Mrs Dodds was then told that she would receive a decision within four weeks. It has been nine weeks and she is still waiting, although I think that something may have happened in the last few days, coincidentally or otherwise. When I raised the case with the DWP, I was told that the delays in her application were due to a heavy workload. When Mrs Dodds inquired herself, she was informed that the reason was that Atos had not yet sent her assessment forms to the DWP. She is frustrated that whenever she phones up to try to register a complaint, she is told that she must wait five working days for a call-back—call-backs that of course do not come within the five days, or at any time. After her initial attempt to lodge a complaint four weeks ago, she is still waiting for the DWP to call back. So much for five days.

Mrs Dodds says that following her experiences over the past two years, she suffers from depression and anxiety. We can easily understand why. She has gone from being a wife and mother looking after her family full time to being completely dependent on the care of others. I understand there are inherent difficulties in introducing a whole new benefit. I also understand that PIP’s more rigorous and improved assessment process will lead to an increase in work for DWP staff, but the length of time it has taken to process Mrs Dodds’ claim is unacceptable and completely wrong.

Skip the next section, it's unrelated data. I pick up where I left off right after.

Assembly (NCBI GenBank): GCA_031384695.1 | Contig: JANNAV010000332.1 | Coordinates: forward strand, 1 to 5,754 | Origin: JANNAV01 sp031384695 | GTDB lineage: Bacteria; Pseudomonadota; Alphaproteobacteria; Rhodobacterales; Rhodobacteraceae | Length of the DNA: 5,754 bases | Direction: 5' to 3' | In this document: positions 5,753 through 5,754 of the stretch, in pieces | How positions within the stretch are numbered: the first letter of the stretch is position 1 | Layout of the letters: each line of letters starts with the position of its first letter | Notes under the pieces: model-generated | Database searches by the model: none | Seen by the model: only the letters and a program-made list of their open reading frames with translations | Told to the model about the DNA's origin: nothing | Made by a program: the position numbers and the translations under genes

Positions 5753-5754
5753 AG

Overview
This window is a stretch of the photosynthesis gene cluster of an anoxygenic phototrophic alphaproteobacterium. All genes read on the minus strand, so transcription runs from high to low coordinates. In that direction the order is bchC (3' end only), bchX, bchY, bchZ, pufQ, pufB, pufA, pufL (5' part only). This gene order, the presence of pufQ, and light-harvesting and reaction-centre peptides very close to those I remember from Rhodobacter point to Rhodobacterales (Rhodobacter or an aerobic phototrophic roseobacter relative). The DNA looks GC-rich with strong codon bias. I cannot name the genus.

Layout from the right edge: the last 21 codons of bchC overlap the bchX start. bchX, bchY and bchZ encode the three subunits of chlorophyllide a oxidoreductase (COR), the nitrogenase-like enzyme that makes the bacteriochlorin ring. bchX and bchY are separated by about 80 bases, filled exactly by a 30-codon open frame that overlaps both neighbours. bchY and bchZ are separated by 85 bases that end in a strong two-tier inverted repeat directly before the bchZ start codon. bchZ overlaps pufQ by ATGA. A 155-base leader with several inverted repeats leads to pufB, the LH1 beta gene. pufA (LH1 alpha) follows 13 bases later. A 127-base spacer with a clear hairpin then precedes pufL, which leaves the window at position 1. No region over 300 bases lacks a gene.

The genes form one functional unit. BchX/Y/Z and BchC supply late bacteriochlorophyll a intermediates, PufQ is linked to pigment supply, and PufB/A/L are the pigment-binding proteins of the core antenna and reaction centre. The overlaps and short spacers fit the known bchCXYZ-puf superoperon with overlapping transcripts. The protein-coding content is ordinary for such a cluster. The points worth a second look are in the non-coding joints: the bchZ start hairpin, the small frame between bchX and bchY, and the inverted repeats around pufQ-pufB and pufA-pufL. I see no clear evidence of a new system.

The second constituent’s case that I want to highlight is that of Mr Terry Read, also from Beverley. He lives with his 16-year-old daughter and is unable to work because of his disability. Following a deterioration in his condition, he applied for a reassessment of his personal independence payment to reflect his change of circumstances in October 2014. It was not until April 2015 that he was given a medical assessment. Every day his condition was deteriorating. Every day he called the DWP to ask why the decision was taking so long. When he contacted me, he said he was at his wits’ end. When DWP eventually awarded him the benefit last week, it did not backdate it to when the decision was made, so even after months of delays, he was given less money than he was entitled to in order to support the costs of his deteriorating condition.